Home | New Music
“One of the great things about the orchestra is that it is always evolving…”
“It feels like I’ve been carrying this world with me for a long time.”
“I thought that this was a piece that needed good tunes. And also, because it’s a concerto, you have to have some fast music in there. There are parts where I’m like, ‘Okay, let’s let it rip.'”
It was a rap song by Nas that directly influenced Chicago composer Steve Wallace’s newest chamber opera, Undying Love.
From the Composer’s Studio invites you to hear Missy Mazzoli and Jessie Montgomery, two of today’s most celebrated composers, provide a glimpse into their work. Enjoy this insightful, lively discussion co-produced by the CSOA and WFMT.
When it comes to getting around a bustling city like Chicago to see the sights, jumping in a cab is a great place to start. But hearing the city? Turns out, a taxi can take you on a listening journey, too.
Enjoy the beauty of live music-making (even if you aren’t there in person) with a star-studded chamber music sampler of works new and old.
China’s first classical music festival since the outbreak of the coronavirus pandemic is featuring musicians and music from the former epicenter of Wuhan.
This past February, Stephen Alltop led the Northwestern University Symphony, the Alice Millar Chapel Choir, the Evanston Children’s Choir, and soloists in Terra Nostra – Our Earth – by the acclaimed Chicago-based composer Stacy Garrop. This large-scale celebration of our planet, and the relationship between humankind and the natural world, uses poetry by Byron, Shelley, Wordsworth, Tennyson, Walt Whitman, and …
WFMT observes the 50th anniversary of the first Earth Day with a fitting broadcast: Chicago composer Stacy Garrop’s oratorio Terra Nostra, which celebrates our planet and explores the relationship between humankind and the natural world.
This prismatic NPR Tiny Desk Concert will challenge your view of what making music means in the digital age.
A marathon 6-hour performance will be held in an unexpected (but increasingly familiar) place: Zoom! The video conferencing platform will provide the proscenium for a performance of Pauline Oliveros’ postmodern masterpiece ‘The Lunar Opera.’
Wuorinen won the 1970 Pulitzer Prize in Music for ‘Time’s Encomium,’ a four-channel work for synthesized sound that became the first electronic composition to earn the honor.
With all the incredible performances that happen every year around this city, it can be easy to forget: Chicago is a hub for new music. This year, one of the cornerstones of Chicago’s contemporary classical music scene — Frequency Festival — celebrates its fifth year in a week of new music concerts.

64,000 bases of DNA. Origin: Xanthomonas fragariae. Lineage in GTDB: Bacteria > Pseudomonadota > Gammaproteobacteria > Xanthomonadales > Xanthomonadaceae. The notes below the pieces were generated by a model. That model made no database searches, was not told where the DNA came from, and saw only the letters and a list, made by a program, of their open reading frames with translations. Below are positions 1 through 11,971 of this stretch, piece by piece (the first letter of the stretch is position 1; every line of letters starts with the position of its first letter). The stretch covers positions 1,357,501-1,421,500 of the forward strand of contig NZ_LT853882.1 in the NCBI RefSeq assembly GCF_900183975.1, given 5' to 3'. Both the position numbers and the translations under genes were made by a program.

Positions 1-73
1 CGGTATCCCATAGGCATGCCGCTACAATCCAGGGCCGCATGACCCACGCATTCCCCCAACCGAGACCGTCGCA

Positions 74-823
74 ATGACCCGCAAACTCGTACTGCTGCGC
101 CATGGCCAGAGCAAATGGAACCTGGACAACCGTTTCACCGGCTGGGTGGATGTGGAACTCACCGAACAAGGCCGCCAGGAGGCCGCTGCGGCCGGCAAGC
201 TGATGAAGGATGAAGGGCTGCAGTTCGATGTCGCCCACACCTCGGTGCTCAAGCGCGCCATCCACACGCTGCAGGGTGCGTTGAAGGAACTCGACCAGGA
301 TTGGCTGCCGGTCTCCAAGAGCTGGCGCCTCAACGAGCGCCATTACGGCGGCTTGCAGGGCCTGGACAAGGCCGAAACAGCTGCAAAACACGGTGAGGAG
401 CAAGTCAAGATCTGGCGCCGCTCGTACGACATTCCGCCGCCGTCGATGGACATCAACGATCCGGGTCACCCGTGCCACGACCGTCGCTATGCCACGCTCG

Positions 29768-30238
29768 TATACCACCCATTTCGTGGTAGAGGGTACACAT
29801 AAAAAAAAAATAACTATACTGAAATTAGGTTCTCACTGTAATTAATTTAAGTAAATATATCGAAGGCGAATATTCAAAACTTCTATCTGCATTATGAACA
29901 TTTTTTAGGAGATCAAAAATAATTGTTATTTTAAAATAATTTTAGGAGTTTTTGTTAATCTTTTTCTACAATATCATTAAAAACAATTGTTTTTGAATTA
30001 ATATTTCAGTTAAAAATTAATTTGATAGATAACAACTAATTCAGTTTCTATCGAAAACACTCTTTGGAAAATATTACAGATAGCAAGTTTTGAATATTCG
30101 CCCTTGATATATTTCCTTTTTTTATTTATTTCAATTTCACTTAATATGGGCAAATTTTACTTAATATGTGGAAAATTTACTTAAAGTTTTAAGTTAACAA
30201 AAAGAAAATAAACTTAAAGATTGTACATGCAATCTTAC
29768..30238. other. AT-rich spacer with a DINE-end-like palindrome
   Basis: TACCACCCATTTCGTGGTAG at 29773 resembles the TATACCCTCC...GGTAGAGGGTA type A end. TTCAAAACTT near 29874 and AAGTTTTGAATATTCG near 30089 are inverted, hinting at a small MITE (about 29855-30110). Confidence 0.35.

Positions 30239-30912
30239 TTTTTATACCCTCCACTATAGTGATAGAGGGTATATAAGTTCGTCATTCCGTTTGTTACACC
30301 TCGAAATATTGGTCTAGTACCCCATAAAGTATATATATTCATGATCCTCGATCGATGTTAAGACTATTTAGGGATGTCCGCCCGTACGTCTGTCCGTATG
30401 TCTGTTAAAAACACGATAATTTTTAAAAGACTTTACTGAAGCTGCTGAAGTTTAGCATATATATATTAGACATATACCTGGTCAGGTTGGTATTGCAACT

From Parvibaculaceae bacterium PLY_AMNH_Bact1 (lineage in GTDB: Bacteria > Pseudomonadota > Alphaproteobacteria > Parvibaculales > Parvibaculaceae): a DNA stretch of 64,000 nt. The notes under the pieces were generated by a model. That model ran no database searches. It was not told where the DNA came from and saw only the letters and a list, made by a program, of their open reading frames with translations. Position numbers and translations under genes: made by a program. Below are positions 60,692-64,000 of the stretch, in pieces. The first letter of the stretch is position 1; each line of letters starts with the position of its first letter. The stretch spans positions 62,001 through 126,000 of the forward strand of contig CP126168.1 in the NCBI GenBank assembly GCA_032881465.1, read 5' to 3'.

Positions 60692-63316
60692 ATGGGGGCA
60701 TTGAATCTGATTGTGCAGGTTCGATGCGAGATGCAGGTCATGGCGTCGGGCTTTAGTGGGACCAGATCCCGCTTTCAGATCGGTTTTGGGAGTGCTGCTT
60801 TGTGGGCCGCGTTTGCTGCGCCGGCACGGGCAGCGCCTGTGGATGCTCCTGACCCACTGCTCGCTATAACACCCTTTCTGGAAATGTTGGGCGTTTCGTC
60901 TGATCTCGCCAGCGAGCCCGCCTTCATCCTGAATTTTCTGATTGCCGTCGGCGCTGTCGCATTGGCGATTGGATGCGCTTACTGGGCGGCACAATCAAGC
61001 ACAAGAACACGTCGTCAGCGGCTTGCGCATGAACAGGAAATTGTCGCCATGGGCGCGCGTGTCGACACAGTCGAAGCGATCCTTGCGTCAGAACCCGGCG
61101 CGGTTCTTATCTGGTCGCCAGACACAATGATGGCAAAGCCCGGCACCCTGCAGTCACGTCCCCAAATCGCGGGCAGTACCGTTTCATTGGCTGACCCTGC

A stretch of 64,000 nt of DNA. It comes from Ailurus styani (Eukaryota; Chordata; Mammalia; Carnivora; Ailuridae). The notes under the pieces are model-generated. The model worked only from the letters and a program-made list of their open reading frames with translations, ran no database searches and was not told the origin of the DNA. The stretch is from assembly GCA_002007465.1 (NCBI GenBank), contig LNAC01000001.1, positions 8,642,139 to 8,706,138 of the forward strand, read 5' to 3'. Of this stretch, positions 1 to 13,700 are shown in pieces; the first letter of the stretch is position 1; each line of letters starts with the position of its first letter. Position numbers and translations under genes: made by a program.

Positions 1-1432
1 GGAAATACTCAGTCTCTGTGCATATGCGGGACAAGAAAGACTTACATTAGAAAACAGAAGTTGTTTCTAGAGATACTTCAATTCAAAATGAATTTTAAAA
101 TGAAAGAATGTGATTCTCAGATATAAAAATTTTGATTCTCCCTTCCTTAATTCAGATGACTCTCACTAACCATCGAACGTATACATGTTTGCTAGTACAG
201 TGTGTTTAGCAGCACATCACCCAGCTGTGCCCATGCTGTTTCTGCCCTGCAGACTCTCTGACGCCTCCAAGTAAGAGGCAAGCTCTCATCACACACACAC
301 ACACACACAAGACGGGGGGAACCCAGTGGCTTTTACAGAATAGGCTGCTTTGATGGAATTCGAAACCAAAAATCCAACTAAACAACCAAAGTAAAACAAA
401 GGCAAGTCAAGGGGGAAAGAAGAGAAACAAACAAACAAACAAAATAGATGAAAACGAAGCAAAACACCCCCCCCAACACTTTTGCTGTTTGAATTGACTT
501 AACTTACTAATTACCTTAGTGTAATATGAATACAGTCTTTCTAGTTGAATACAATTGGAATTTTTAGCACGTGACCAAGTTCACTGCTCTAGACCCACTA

With a story that highlights how far we’ve come and how far we still have to go, Chicago Opera Theater presents the world premiere of Dan Shore’s Freedom Ride, which centers on a pivotal moment in the civil rights struggle.
On Wednesday, February 12, Lyric Opera of Chicago general director Anthony Freud and music director Sir Andrew Davis announced the company’s 66th season. A North American premiere, a Midwest premiere, and a special opening night concert with Renée Fleming are among the highlights. The 2020-2021 season will also be Sir Andrew’s last as music director.
Composer and percussionist Glenn Kotche is a force in both the classical music and rock worlds: his energetic performance, rhythmic intelligence, and inventive style set him apart.
Classical music, jazz, Celtic folksongs, and funk — these genres make up just a few of the words in Wynton Marsalis’ musical language. Violinist Nicola Benedetti calls Marsalis’ new violin concerto a “path of discovery.”
Thompson’s 2015 piece brings to light an issue that hits close to home in Chicago and countrywide: the killing of unarmed African American men. Thompson parallels Haydn’s Seven Last Words of Christ; using the liturgy as a guide, he weaves a piece that prompts conversation about race and social injustice.
Born in Damascus, Syria, clarinetist Kinan Azmeh’s home country has undergone years of political strife, violence, and a refugee crisis. Azmeh has looked to his own craft in order to draw attention to these ongoing struggles in the form of a concerto by Syrian composer Kareem Roustom.
In February, soprano Tamara Wilson joined WFMT to perform a celestial song cycle composed for her by Chicago composer James Kallembach. The works draw from the experience of women astronauts, including Sally Ride, Sunita Williams, and Peggy Whitson. We’re bringing this video back in honor of the 50th anniversary of the moon landing.
This is the third major presentation of City Opera’s LGBTQ series following Peter Eotvos’ Angels in America in 2017 and Charles Wuorinen’s Brokeback Mountain last year.
“I believe that Karenina is a magical moment of looking at our beautiful art form and taking it a step forward,” says Ashley Wheater, Joffrey Ballet’s artistic director. One of the cornerstones of the production is 35-year-old composer Ilya Demutsky’s brand new, full-length orchestral score, the first such commission in Joffrey’s 62-year history.
Renée Baker’s interest in Baldwin began when she first heard recordings of his voice. “The person that I’d only accessed from books became quite real once I was able to actually hear and listen to him speak.” She notes.
Violinist Jennifer Koh visited WFMT for a Facebook live broadcast and shared two contrasting works — the “Sarabande” from Bach’s Violin Partita No.2 in D minor and “Kinski Paganini,” by Missy Mazzoli. She also spoke about the importance of ensuring that there is diversity in future generations of classical artists. “One of the things that’s important to me,” Koh shared, “is to bring voice to people who didn’t have that voice before.”